The American Girl doll company recently released its newest doll Cecile Rey, the second black character in the historic doll collection. Cecile Rey comes 17 years after the company’s first black character, Addy Walker, the run-away slave.
Cecile’s story has been more welcomed than Addy’s. Growing up in New Orleans in 1853, Cecile is excited about Mardi Gras and the upcoming parties in her town. She is most excited about attending the Children’s Ball, and she is on the search for the perfect costume. Cecile’s story is accompanied by another doll, Marie-Grace Gardner, her new (white) friend. The story of the two girls challenges the boundaries of race and class in friendship during this time period.
The author of Cecile’s story Denise Lewis Patrick told American Girl what she hoped young girls would learn from Cecile.
“I hope that girls learn from Cécile that sometimes, true friendship finds you even when — or especially when — you’re not looking for it. It comes when you need it. She discovers an ability that all girls have — to bravely open their hearts to a bigger world than the one they’ve known.” (source)
Shelly Walcott, news reporter for the NBC-affiliate in Milwaukee, said in her blog that she had always been concerned that the only African American doll was a slave.
“Now don’t get me wrong — I believe learning about the history of slavery in America is critical, and should in no way be hidden from our children. But for the longest time I just wished the folks over at American Girl would create another black doll that celebrated a more positive time in African American history. Why wasn’t there a doll based in the Civil Rights or Jazz eras? ” (source)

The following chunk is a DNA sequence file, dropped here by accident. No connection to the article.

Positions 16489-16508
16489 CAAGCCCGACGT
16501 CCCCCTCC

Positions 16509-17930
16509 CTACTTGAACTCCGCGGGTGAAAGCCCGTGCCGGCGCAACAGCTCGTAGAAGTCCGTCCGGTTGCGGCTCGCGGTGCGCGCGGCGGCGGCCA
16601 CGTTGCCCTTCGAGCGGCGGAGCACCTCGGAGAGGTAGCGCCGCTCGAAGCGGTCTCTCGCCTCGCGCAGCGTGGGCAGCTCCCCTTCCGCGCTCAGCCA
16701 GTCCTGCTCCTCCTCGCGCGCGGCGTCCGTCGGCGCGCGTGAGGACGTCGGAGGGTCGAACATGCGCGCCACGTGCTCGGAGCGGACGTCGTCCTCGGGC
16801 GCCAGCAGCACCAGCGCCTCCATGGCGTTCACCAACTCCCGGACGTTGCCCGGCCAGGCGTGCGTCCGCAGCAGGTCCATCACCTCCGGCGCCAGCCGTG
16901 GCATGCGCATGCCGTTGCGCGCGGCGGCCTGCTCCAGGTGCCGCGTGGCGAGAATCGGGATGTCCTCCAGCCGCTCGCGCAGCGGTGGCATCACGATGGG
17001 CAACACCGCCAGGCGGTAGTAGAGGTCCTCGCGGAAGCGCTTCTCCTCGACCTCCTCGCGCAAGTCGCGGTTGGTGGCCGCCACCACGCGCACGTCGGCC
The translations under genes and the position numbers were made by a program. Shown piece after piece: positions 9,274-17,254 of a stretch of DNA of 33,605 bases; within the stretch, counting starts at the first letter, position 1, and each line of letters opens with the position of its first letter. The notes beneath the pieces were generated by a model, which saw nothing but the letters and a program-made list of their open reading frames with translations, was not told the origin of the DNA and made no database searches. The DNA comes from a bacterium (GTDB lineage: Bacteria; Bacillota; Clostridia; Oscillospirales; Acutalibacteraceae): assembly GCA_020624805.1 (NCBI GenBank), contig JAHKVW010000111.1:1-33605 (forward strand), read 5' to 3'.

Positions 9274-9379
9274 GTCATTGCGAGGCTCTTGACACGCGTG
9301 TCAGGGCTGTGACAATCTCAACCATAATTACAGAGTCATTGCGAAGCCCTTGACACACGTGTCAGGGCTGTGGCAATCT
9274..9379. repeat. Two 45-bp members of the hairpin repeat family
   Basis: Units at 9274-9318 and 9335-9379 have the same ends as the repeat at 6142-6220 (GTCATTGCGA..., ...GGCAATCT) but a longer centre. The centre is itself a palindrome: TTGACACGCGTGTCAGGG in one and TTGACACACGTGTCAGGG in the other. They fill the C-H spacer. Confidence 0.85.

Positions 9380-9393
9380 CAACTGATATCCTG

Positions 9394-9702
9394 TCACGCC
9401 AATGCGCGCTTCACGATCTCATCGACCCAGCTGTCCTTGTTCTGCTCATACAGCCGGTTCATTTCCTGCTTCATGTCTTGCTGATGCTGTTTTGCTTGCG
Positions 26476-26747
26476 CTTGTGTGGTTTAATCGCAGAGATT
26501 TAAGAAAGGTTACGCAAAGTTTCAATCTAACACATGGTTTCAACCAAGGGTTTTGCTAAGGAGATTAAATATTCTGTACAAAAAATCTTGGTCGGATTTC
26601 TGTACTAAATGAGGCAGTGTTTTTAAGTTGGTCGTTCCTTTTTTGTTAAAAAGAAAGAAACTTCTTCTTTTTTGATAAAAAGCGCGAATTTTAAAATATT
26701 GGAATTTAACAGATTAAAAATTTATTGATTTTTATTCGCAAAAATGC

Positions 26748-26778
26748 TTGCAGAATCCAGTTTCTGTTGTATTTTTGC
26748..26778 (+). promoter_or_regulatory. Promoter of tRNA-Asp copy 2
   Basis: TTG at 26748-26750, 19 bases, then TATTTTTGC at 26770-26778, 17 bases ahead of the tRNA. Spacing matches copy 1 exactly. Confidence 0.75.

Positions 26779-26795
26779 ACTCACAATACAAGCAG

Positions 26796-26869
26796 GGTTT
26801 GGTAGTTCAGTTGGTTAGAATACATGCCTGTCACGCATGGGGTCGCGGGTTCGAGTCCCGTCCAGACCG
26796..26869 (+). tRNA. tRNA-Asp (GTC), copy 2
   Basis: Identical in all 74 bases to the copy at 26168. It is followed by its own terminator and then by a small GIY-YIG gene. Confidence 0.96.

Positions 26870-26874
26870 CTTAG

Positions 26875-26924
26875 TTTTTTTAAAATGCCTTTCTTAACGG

A mother to a young daughter, Walcott, said in her blog that she was happy to see that young black girls would have another option.
“As a parent, I find Cecile’s story a lot more appropriate for play time than plantation scenes and a bullwhip-cracking slave master.
Much of African American history is painful. And I’m glad to see the folks at American Girl have introduced a new doll that can allow children’s fantasies to be… less intense.” (source)
Jamilah Lemieux blogged for Clutch Magazine about her thoughts on the friendship of Cecile Rey and Marie-Grace.
“I’m side eyeing the paring a little bit…why couldn’t Cecile been enough on her own? Oh well. At least she’s not Marie Grace’s maid.” (source)
I remember being 5 years old when I first got my Addy Walker doll. As a young child, I didn’t think too much about Addy being a runaway-slave. I was just excited to have a doll that looked like me. Now that I am 22 years old, it saddens me to think that it took American Girl 17 years (in the company’s 25 years) to come up with another narrative for young African American girls.
I agree with Walcott’s sentiments on American Girl not creating another doll from another era that celebrates African American history. While children may not fully understand the cultural messages behind products and advertising, I think that it is unfortunate that the only image American Girl could think to provide young black girls was that of a slave. I welcome Cecile Rey with open arms, and I hope that she will provide a new generation of black girls a more positive image of themselves. I think that Lemieux makes a great point in questioning why Cecile could not have her own narrative, but I think that addressing issues of race and class with children are very important. Maybe this will open up the door for parents to have these conversations outside of playtime?
Please share your thoughts…
How do you feel about Cecile Rey being the newest American Girl doll? Was Addy Walker’s narrative really that bad? What messages do you think we send young children through toys?